This is part of a series on The Arts of the Essay, and also continues the Earth Day theme of “Thinking Globally, Acting Locally?” The short review below was written for The Virginia Quarterly Review in the late 70’s (a copy of the VQR review template on which I wrote appears below). Reading Red Wolves and Black Bears and writing this review perhaps began my fascination with one of America’s greatest essayists and naturalists, Edward Hoagland, whom I write a lot about in the Arts of the Essay series. ***
Edward Hoagland has been called the Thoreau of our time. Like Thoreau’s writing, his often rambles, is allusive, is strewn with clumsy sentences (some deliberate, some not), and there is the occasional line like: “…the rhythm of walking is in the sights and one’s response as much as simply in how one steps.” Hoagland is also an avid naturalist. But while in Thoreau’s writing the past barely exists, Hoagland’s is shot through with nostalgia and with the jarring rub of past against present.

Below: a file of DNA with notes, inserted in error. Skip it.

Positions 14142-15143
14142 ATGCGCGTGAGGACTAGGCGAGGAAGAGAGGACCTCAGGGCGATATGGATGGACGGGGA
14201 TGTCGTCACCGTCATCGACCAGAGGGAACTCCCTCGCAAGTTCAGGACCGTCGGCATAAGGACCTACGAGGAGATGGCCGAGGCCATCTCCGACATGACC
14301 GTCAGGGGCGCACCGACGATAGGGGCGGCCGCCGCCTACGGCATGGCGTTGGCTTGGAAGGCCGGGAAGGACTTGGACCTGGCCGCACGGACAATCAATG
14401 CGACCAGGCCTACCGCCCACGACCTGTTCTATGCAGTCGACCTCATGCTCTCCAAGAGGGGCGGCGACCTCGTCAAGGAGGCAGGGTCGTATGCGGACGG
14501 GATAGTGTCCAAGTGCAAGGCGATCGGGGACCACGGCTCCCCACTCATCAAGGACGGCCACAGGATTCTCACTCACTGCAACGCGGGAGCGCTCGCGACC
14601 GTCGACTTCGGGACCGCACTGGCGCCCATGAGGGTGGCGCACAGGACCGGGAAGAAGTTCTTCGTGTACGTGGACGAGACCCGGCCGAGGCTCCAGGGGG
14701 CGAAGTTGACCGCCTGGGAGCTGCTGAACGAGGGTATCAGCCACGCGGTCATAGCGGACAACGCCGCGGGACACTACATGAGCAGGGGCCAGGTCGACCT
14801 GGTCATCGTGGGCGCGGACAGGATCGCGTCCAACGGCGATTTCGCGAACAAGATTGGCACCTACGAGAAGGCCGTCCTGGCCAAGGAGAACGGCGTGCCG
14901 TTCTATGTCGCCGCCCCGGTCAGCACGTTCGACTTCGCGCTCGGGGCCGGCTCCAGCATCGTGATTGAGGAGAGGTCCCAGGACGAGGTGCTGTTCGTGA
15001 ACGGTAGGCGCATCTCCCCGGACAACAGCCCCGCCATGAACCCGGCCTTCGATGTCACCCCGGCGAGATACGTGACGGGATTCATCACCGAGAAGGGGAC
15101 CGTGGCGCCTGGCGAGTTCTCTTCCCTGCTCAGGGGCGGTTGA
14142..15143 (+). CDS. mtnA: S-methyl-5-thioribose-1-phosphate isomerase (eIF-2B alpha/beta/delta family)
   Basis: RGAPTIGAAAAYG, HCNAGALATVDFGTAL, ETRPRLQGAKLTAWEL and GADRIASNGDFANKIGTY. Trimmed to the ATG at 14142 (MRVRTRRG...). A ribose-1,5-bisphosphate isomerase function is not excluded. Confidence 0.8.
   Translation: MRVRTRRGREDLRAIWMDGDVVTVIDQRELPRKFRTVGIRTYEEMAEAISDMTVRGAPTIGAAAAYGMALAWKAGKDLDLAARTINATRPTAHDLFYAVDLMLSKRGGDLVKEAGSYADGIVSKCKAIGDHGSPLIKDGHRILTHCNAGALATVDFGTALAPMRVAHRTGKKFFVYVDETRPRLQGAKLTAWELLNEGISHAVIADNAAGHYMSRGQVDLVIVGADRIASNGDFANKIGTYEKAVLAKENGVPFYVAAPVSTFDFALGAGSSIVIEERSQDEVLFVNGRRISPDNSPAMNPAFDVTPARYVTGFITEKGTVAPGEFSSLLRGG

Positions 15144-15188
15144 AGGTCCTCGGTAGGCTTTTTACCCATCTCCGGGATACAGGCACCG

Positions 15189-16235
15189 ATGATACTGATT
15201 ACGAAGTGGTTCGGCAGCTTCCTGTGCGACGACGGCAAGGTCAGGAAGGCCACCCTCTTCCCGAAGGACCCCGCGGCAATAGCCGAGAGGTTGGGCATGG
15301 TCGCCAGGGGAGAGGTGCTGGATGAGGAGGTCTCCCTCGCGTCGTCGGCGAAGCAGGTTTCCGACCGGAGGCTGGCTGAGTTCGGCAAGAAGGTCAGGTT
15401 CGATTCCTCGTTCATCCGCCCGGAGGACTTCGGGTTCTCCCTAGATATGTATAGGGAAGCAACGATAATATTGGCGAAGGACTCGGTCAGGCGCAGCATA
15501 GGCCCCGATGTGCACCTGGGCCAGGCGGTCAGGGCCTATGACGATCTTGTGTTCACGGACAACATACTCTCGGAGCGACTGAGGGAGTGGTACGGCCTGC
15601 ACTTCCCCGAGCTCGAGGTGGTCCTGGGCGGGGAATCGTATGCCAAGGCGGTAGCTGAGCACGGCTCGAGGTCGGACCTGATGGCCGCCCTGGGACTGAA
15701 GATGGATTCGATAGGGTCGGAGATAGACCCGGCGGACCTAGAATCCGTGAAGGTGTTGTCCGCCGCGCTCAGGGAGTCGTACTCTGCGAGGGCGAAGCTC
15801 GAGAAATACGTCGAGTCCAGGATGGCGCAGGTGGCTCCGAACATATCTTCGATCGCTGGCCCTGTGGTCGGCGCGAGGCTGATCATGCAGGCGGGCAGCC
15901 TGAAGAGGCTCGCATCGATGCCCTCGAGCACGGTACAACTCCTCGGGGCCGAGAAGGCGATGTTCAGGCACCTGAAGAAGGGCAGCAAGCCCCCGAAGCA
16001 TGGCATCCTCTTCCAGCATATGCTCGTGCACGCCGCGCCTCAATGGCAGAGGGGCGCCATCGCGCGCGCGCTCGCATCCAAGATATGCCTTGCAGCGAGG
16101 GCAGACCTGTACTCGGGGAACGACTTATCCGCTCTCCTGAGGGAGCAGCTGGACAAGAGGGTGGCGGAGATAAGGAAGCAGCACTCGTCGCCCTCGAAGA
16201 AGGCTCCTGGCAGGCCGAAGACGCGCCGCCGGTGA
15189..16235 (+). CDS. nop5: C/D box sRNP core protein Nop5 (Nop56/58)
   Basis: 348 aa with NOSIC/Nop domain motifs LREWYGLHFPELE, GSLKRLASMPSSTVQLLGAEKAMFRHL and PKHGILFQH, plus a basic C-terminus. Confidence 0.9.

Hoagland sees in red wolves and black bears counterparts to the communal and solitary aspects of human nature. But these animals are not part of human nature. They are part of the dwindling natural world, and one of the major catastrophe’s of our time is that nature is being relentlessly wiped out by human nature. Sesame Street‘s Big Bird, says Hoagland, is less bird-like than Bugs Bunny is rabbit-like, and even Bugs is less rabbit-like than either Br’er or Peter. Thoreau found refreshing intensity, vibrant emotion, and comforting stability in the interplay of nature and human nature. How do we find these things now? In these nineteen fine essays—which range in subject from a naturalist’s wanderings and research, to writing, cartoon characters, sports, slavery, pets, divorce, and more—this is the major question. Sometimes he finds answers, sometimes not.